The current limit on the Higgs mass ($ m_H > 114$ GeV) almost rules out the electroweak phase transition as a source of disequilibrium. The large mass of the Higgs combined with the smallness of the observed $ C\!P$ violation almost entirely excludes the parameter space in which the standard model can account for the observed baryon asymmetry. Supersymmetric extensions to the standard model expand the parameter space; we will know a great deal more about the feasibility of electroweak baryogenesis once supersymmetry is explored experimentally at the next generation of colliders.

Figure 5: The sphaleron process takes the vacuum from one ground state to another. In the process $ B$ and $ L$ are violated (but $ B-L$ is conserved). The process involves tunneling through a barrier; it is a rare process at zero temperature, but it can be efficient at high temperature.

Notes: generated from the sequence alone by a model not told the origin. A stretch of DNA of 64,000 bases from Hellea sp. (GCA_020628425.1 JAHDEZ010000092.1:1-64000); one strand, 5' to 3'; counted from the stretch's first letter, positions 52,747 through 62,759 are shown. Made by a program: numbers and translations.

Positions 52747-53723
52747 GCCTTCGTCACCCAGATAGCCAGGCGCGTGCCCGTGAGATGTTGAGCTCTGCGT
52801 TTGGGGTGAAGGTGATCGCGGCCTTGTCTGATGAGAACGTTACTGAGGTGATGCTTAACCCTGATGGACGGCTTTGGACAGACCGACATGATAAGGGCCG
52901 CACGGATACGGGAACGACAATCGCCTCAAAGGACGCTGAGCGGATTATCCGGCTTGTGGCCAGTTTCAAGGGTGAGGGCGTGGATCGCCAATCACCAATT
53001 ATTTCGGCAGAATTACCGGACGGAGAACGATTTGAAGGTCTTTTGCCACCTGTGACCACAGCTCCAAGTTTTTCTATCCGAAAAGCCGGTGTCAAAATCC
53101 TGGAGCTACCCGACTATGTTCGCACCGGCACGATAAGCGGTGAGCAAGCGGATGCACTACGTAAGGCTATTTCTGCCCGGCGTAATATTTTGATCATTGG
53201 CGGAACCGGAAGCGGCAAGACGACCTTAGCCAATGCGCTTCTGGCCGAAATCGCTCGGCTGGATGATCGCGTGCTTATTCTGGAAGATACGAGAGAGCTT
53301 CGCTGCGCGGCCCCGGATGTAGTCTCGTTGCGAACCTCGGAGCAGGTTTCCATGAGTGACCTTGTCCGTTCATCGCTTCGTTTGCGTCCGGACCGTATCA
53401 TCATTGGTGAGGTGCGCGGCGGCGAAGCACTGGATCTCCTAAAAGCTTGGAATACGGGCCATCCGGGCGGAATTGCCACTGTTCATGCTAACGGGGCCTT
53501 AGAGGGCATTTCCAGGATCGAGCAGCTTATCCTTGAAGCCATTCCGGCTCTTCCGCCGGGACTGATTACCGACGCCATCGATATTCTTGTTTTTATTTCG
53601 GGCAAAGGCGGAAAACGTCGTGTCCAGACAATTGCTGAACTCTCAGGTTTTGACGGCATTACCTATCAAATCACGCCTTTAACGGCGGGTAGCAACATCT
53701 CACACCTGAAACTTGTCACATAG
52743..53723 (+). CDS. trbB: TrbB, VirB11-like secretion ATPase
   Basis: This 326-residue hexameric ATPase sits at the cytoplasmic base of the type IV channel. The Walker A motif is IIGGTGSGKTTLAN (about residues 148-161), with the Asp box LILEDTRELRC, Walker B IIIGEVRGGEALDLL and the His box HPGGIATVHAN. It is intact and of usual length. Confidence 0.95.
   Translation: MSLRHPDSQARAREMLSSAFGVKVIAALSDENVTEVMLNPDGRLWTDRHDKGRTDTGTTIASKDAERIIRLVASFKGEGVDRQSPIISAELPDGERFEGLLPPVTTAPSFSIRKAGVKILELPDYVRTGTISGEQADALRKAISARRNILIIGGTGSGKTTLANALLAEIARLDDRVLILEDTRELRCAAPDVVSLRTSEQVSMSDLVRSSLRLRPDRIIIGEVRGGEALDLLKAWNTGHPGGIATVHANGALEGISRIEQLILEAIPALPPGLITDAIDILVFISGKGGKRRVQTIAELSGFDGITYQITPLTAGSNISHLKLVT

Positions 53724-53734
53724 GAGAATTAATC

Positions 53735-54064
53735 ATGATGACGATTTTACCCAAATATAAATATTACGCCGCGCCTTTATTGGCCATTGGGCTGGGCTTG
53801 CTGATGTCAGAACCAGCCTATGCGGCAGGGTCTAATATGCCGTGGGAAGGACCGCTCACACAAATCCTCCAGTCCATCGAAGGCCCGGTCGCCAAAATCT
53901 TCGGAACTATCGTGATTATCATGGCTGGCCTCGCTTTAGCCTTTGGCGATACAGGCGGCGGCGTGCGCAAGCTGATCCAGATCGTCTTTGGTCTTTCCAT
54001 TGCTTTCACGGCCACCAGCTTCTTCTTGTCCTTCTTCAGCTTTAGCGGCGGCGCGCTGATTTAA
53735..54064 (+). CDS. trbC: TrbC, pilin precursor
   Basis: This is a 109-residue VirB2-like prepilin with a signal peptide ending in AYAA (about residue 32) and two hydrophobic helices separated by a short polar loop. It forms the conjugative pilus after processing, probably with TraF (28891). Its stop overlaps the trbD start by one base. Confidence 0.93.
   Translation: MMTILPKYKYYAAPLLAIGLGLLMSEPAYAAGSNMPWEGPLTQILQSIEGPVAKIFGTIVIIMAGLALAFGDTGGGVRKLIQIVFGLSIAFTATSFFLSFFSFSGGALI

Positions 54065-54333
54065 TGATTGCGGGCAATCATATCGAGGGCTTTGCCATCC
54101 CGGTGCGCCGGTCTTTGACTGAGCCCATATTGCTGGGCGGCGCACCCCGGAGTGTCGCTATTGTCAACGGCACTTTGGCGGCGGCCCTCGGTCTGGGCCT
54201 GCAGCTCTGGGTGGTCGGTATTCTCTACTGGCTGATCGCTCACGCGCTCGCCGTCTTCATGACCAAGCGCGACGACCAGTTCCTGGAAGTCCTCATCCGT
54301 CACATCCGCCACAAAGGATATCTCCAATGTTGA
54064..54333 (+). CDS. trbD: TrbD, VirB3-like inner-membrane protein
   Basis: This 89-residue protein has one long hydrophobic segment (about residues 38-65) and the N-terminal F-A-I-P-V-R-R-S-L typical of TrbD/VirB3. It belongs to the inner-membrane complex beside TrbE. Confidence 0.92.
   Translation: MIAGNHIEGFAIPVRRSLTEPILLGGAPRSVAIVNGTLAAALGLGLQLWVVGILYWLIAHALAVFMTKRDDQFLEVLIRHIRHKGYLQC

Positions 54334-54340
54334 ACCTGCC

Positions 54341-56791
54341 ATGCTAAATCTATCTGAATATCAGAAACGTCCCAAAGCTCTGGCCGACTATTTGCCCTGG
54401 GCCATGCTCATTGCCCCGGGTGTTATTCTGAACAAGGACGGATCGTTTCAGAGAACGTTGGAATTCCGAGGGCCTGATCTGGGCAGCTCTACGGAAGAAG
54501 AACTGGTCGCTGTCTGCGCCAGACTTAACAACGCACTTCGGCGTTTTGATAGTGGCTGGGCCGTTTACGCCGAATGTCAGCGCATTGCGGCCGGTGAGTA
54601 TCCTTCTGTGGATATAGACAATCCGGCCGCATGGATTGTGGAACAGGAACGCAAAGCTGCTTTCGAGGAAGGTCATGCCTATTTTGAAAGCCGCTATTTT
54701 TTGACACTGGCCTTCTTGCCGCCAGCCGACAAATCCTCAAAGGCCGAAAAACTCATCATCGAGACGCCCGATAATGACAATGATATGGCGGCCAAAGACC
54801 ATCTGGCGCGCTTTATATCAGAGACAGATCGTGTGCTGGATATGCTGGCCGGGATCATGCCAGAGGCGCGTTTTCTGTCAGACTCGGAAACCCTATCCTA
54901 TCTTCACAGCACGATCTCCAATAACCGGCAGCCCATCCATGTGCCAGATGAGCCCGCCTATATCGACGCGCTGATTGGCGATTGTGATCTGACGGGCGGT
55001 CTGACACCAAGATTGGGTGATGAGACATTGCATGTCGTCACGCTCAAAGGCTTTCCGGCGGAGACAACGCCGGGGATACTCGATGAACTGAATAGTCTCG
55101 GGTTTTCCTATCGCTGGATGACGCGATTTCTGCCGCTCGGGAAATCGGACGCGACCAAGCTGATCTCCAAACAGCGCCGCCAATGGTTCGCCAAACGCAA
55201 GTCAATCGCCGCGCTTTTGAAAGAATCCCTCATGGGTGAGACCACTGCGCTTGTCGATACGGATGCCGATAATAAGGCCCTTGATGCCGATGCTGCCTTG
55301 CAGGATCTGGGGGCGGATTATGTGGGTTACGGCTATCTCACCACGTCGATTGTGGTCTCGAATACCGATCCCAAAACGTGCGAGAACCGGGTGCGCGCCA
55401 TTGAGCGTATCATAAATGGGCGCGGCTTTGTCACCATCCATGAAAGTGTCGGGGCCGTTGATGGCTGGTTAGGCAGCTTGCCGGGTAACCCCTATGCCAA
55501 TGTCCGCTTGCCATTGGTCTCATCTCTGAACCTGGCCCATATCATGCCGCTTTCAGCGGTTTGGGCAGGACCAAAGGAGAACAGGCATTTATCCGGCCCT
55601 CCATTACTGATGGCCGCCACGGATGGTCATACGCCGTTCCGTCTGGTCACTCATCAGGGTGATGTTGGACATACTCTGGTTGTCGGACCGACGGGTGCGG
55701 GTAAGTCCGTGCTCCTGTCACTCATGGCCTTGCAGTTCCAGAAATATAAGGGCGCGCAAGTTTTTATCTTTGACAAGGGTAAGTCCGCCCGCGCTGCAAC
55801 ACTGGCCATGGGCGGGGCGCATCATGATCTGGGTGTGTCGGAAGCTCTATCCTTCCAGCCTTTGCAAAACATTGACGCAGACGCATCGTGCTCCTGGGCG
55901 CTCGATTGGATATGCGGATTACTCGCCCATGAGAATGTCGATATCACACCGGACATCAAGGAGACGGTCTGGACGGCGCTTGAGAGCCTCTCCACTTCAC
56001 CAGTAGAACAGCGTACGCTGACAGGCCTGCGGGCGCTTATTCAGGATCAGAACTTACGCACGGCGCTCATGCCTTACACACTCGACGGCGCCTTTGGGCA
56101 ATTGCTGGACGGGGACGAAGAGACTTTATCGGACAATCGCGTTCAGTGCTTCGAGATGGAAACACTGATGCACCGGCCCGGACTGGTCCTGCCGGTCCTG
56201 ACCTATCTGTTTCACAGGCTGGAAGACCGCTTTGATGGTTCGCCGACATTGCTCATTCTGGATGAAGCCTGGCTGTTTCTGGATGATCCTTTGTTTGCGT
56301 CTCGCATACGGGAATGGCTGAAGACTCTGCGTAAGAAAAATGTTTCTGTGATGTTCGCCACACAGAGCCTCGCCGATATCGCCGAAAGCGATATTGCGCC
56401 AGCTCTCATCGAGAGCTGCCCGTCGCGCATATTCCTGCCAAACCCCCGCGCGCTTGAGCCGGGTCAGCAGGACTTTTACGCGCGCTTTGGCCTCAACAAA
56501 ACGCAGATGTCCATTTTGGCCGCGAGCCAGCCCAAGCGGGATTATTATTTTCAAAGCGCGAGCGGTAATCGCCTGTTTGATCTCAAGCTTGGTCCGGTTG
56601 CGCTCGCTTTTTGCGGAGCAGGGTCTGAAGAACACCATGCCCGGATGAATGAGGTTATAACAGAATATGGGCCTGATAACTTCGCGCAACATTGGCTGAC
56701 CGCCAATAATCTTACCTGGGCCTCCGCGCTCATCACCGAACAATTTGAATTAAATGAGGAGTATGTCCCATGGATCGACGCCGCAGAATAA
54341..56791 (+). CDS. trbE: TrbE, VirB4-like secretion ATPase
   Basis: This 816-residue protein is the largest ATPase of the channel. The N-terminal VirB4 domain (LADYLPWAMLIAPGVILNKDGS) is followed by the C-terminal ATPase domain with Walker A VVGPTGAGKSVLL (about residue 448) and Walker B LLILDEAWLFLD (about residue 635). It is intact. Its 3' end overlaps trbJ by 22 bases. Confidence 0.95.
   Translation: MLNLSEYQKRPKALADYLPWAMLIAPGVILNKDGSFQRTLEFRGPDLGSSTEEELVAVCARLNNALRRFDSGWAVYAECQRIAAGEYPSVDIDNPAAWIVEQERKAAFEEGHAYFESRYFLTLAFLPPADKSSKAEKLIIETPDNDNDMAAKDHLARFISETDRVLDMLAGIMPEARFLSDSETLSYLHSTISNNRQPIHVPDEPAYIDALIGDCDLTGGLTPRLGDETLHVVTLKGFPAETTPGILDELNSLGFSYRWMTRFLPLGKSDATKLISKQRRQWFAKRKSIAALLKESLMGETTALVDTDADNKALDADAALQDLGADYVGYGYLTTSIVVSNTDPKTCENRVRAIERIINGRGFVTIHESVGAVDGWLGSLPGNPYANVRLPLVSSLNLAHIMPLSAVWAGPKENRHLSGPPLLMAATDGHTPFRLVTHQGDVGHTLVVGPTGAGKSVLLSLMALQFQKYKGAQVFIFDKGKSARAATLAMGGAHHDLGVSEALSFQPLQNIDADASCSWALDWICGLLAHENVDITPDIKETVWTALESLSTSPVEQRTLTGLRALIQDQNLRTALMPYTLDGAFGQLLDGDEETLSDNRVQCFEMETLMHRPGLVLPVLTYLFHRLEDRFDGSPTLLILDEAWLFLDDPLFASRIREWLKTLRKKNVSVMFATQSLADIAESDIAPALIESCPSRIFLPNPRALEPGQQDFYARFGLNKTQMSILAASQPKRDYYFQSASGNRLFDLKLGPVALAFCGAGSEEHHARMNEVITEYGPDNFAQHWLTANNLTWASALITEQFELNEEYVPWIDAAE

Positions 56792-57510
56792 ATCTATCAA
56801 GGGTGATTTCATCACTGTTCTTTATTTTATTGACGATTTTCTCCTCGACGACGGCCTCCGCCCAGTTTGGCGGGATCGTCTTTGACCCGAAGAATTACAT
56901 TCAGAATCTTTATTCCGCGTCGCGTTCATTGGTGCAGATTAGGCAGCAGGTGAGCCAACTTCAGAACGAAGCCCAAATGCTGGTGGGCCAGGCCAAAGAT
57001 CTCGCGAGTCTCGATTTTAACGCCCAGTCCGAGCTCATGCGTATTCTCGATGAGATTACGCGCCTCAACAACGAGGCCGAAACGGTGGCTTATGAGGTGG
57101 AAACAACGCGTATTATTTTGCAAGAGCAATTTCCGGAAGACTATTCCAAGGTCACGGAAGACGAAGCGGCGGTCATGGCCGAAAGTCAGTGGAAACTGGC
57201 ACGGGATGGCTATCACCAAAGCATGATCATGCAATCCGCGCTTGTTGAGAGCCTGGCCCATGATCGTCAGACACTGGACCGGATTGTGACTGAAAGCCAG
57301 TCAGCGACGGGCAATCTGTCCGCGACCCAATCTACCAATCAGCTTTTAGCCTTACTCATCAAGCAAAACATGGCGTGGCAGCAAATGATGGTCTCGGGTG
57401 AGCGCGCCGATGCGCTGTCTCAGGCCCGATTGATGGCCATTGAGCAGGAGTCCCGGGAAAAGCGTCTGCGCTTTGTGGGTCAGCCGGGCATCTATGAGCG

Planck-scale baryogenesis

At the Planck scale we expect quantum gravity to become the dominant interaction. In quantum-gravitational interactions, we should not expect any quantum numbers to be conserved. An intuitive way to see this is to note that black holes are fully described by their mass, their angular momentum and their entropy; quantum-gravitational interactions involving the exchange of virtual black holes therefore have no knowledge of the interacting particles' other quantum numbers and can violate all of them.